Corn has already reached the kernel milk stage in most parts of the Corn Belt, except for in the eastern region. In addition, sites in the southern fringe of the area are well ahead of schedule in terms of growth. Within the next two weeks, this corn is expected to fully mature.
The experts note, however, that forecasted yield potential is highly variable across rainfed sites. There is a high probability (75%+) of above-average yield at about half of these sites, which are primarily located in Nebraska, Illinois, and southern Minnesota. On the other hand, there is a high probability of below-average yield for sites including northeastern Kansas, northern Missouri, and southwestern Iowa.
Regardless, the experts note that high temperatures during earlier crop stages hastened corn development overall this season. Corn will reach black layer one to three weeks earlier than normal in most regions, and for irrigated corn, there is a high chance of near-average yields for the majority of sites.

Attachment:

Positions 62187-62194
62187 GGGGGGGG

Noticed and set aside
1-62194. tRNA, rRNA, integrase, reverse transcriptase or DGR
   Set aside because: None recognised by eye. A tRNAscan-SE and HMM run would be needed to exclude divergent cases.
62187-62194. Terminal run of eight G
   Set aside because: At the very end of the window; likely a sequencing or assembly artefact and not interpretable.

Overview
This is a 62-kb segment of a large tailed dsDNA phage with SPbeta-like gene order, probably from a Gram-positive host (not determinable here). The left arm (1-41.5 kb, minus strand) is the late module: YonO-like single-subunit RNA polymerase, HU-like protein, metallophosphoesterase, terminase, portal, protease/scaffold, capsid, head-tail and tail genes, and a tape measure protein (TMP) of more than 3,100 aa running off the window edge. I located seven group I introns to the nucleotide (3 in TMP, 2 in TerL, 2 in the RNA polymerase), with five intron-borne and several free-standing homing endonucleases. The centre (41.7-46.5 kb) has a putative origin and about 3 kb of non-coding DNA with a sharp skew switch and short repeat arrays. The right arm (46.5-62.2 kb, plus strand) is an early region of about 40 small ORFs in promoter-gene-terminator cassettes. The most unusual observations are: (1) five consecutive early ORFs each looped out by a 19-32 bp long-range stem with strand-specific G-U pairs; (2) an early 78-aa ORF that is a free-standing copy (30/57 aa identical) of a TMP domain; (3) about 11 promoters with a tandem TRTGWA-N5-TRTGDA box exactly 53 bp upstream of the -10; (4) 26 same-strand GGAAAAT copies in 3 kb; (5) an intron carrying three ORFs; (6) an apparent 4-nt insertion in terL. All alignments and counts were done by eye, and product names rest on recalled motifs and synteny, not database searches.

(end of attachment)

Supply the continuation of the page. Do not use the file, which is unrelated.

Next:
For rainfed sites, the temperatures throughout the rest of August will likely determine the remainder of the growing trend. The experts also note that they did not take certain factors into consideration in their predictions, including hail/flooding damage, replanting, disease and nitrate leaching. In these instances, yields will understandably be lower than the estimates provided.